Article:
My next stop was in the far northern reaches of Himachal, in the high mountain region of Lahaul, a day and a half’s journey upon government busses from Rewalsar.
I wanted to investigate an annual circumambulation event of a holy mountain near the village of Keylong. According to an article written in the 1990’s, this event occurred in June; it turned out that this year it was to happen in September and by then I would be elsewhere. Fortunately, I was able to interview the organizers of the annual circumambulation, the Young Drukpa Association, and to learn about the kora event which is publicised as an Eco Pad Yatra.
This kind of event follows in the tradition of those organized by H.H. Gyalwang Drukpa, the head of the Drukpa lineage, who has been leading these kinds of ecological pilgrimage events for over ten years[iv]. The event held in Keylong was led by Kunga Rinpoche, who travelled with a group of monastic and lay Buddhists on a kora of the Holy mountain of Dribu Ri. This modest but holy mountain is revered as an abode of the tantric deity Chakrasamvara. There are many caves in which old masters and tantric heroes practiced, such as Nagarjuna and the Siddha Orgyenpa[v]. The mountain itself is named after the Mahasiddha Vajra-Ghantapa, who is Dorje-Drilbupa in Tibetan. It is said that Drilbupa meditated upon the mountaintop and reached the highest enlightenment there. The peak is now considered to be his “eternal residence” (26)[vi].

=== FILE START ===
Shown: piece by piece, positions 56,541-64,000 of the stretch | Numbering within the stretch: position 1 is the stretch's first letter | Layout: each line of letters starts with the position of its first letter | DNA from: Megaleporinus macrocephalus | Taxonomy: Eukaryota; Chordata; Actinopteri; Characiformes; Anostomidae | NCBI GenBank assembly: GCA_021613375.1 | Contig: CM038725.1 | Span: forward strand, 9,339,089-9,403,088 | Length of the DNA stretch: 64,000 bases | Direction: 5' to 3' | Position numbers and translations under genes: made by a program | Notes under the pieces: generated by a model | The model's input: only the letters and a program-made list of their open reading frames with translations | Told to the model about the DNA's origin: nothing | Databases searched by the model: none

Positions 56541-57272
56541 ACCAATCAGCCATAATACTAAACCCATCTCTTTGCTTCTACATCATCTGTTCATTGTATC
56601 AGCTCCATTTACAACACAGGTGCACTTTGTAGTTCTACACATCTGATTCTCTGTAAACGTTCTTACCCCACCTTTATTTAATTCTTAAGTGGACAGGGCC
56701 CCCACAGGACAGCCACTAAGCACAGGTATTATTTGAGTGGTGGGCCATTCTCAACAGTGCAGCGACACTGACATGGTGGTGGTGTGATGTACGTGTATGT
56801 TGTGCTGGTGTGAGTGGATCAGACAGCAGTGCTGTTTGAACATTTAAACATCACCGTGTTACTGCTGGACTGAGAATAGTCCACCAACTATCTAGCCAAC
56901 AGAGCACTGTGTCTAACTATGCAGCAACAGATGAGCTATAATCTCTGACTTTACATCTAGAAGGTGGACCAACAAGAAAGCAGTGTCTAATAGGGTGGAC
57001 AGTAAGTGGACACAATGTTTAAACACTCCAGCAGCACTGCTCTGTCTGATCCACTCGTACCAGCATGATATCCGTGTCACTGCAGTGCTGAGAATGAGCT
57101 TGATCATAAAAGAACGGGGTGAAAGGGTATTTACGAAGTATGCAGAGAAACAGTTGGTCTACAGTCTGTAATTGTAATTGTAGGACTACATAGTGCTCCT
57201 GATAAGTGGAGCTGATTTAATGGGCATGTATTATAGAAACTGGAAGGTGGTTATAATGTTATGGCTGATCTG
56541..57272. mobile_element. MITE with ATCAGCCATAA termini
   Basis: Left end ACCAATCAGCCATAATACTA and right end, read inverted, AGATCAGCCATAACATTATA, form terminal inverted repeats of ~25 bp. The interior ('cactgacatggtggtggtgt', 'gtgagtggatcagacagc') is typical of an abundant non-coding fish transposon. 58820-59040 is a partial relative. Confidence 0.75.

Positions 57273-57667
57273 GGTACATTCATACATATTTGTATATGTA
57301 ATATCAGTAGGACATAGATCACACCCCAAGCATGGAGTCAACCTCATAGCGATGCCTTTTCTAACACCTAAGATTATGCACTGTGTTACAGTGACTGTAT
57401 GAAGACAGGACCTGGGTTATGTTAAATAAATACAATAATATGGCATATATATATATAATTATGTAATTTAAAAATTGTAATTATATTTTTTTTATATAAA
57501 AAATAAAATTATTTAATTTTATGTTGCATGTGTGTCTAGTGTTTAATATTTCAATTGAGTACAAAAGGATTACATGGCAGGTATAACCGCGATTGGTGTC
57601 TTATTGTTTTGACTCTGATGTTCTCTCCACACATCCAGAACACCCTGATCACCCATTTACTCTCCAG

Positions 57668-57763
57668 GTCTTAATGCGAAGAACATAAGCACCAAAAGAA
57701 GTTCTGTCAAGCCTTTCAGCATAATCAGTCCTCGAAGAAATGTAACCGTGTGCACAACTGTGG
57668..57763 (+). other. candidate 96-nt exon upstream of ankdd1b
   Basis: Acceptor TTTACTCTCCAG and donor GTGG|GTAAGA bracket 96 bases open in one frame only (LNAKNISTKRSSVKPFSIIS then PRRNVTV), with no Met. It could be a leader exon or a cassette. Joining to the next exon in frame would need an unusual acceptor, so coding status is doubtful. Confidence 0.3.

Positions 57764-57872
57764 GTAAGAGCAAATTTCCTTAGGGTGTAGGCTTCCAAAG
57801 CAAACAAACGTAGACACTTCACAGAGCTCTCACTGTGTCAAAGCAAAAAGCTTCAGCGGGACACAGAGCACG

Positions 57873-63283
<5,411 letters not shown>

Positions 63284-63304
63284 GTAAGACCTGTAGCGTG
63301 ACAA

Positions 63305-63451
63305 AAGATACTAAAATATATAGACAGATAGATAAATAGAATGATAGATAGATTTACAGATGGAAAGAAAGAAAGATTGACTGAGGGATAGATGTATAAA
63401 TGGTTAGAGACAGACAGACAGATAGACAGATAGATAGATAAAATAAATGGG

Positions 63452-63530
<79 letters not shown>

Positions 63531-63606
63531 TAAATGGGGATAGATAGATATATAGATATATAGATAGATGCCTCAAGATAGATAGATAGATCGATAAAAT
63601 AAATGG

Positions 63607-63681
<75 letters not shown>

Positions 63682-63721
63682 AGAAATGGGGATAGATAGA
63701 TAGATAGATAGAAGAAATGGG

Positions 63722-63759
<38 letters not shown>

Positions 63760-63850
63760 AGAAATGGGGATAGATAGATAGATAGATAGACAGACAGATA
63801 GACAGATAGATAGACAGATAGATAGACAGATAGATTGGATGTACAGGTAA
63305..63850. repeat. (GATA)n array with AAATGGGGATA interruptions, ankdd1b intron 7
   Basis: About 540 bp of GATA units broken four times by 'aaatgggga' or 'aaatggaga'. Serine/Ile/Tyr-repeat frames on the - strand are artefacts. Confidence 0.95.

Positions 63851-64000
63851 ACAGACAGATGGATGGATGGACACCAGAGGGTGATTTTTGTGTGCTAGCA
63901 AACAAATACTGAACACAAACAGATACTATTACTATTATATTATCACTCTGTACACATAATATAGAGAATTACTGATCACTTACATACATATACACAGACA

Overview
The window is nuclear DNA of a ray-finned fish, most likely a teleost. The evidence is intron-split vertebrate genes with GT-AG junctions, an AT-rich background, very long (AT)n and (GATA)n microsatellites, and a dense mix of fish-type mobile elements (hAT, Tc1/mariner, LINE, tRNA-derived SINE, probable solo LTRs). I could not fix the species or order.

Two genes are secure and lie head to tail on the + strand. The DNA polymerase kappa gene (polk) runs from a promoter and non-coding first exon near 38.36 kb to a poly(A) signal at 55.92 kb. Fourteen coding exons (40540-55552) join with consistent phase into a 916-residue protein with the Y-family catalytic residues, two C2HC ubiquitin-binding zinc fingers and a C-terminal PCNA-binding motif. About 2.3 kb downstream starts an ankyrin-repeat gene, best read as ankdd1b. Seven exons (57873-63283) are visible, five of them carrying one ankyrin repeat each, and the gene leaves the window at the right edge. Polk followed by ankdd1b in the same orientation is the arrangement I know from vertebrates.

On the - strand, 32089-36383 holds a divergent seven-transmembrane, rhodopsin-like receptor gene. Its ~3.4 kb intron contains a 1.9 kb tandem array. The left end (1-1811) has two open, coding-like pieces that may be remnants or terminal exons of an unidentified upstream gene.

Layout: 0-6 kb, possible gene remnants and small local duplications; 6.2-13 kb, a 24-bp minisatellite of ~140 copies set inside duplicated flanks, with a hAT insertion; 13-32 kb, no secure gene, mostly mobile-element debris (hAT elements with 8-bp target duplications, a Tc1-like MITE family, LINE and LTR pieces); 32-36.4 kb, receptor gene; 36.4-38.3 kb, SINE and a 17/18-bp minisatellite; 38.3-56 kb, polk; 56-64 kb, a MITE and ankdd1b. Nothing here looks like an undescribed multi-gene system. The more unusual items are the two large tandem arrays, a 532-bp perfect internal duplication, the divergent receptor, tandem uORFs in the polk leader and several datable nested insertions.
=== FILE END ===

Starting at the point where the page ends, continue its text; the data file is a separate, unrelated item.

My days in Keylong were spent investigating the numerous places described in a book published by the Young Drukpa Association, entitled Garsha: Heartland of the Dakinis (2011). Pilgrimage guidebooks in Tibetan Buddhism are an old tradition; this particular book might be considered as part of this tradition – now in glossy coloured print form. The text provides detailed descriptions of the many sacred caves, relief sculptures, charnel grounds, and important ancient monasteries, shrines, and stupas in the region, as well as historical information on the whole sacred geography known colloquially as Garsha.